ANZAC DAY GALLERY, VIDEO: Albury march a link to today's conflict

AFGHANISTAN War veterans took centre stage for the first time at the Albury Anzac Day march yesterday.

Servicemen Peter Fleming, Anthony Cou-ghlan and Brett Newman were part of the 25-strong contingent which led the parade down Dean Street in front of a massive crowd.

The war in Afghanistan began in 2001 soon after the deadly terrorist attacks in the US with more than 40 Australian soliders killed in action in the ongoing conflict.

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Mr Newman said leading the parade, which included a rousing flyover by a World War II Kittyhawk fighter plane, was a proud moment.

“It was pretty special,” he said.

“The majority of the guys have recently served.

“I think today has made Anzac Day more contemporary for a lot of people.

“It brings it into the 21st century in a way.

“It is a great recognition of accomplishment for us in a way.”

At the other end of the spectrum, World War II Digger Don Dennis is a veteran of more than 30 Albury parades.

But after marching in every parade since returning from action in New Guinea, Mr Dennis opted for a ride in an ex-army jeep this year.

He turns 90 in July.

“I only just made it last year,” he said.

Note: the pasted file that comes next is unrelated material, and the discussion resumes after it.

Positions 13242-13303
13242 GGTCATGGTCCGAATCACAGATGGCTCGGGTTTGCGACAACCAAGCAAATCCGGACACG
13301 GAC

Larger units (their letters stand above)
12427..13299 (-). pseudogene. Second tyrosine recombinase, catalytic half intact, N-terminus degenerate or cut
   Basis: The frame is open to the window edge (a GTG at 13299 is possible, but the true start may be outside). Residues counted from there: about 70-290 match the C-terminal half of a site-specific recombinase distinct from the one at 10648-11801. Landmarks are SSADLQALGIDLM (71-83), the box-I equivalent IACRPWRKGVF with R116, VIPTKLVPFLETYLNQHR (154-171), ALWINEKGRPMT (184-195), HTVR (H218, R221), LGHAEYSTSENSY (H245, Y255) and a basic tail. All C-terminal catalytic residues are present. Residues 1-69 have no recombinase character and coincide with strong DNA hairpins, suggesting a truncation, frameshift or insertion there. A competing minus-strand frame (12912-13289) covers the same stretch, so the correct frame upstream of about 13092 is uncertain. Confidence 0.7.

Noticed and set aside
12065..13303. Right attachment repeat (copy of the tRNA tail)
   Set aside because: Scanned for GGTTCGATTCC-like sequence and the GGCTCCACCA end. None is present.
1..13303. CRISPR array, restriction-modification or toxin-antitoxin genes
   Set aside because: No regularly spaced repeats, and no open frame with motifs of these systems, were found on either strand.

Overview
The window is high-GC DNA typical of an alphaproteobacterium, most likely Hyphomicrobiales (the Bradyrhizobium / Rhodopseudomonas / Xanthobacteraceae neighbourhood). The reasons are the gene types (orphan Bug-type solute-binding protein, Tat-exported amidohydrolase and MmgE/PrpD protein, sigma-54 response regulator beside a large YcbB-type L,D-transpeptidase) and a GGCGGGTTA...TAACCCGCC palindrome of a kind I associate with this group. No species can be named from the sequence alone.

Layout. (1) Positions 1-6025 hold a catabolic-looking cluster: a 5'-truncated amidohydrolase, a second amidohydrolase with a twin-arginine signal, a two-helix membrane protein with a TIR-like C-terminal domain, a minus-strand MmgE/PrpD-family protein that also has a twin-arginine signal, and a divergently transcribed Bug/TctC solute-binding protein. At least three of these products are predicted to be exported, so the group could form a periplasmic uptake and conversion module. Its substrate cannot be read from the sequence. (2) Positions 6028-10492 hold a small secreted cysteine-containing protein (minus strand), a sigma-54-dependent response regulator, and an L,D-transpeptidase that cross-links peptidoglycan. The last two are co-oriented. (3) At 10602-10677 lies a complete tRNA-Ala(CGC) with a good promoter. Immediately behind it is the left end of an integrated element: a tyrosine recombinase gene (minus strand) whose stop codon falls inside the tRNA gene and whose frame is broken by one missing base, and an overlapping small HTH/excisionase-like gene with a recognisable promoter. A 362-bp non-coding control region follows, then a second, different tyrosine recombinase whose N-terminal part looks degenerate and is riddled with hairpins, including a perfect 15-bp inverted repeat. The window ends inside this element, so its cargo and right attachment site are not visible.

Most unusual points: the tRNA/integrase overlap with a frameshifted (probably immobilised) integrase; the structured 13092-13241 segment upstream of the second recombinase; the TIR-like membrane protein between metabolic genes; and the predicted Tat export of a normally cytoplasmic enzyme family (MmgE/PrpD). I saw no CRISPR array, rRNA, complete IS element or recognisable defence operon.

“I actually enjoyed it more with the crowd really appreciative.

“It was a chance to take it all in.

“Our numbers are dwindling unfortunately, but we haven’t got too many left.”

Click on the video below to see the Albury Anzac Day march. (iPhone users go to Video tab in Menu.)

Another Albury march newcomer was former Kiwi John Crawford, who moved to the area in February this year to be closer to family.

Mr Crawford served a combined 21 years in the New Zealand navy and air force.

His service include the Malayan Emergency which began soon after the end of World War II and lasted 12 years.

The Kiwis were part of the anti-communist forces which involved Australian troops.

The march unfolded without the dramas of last year when schoolchildren exited the parade at QEII Square.

Despite being school holidays, Albury primary and secondary schools were out in force for the march.

In altered arrangements, schools followed behind the Diggers and army personnel before leaving the march into Smollett Street.

The remaining march participants turned into Elizabeth Street.

Albury RSL sub-branch president Graham Docksey said the format worked well.

“It was just a matter of refining what was already in place,” he said.

“People were able to get a really good look at what was happening.

“The weather helps a lot and can make or break an occasion.

“We got lucky.”

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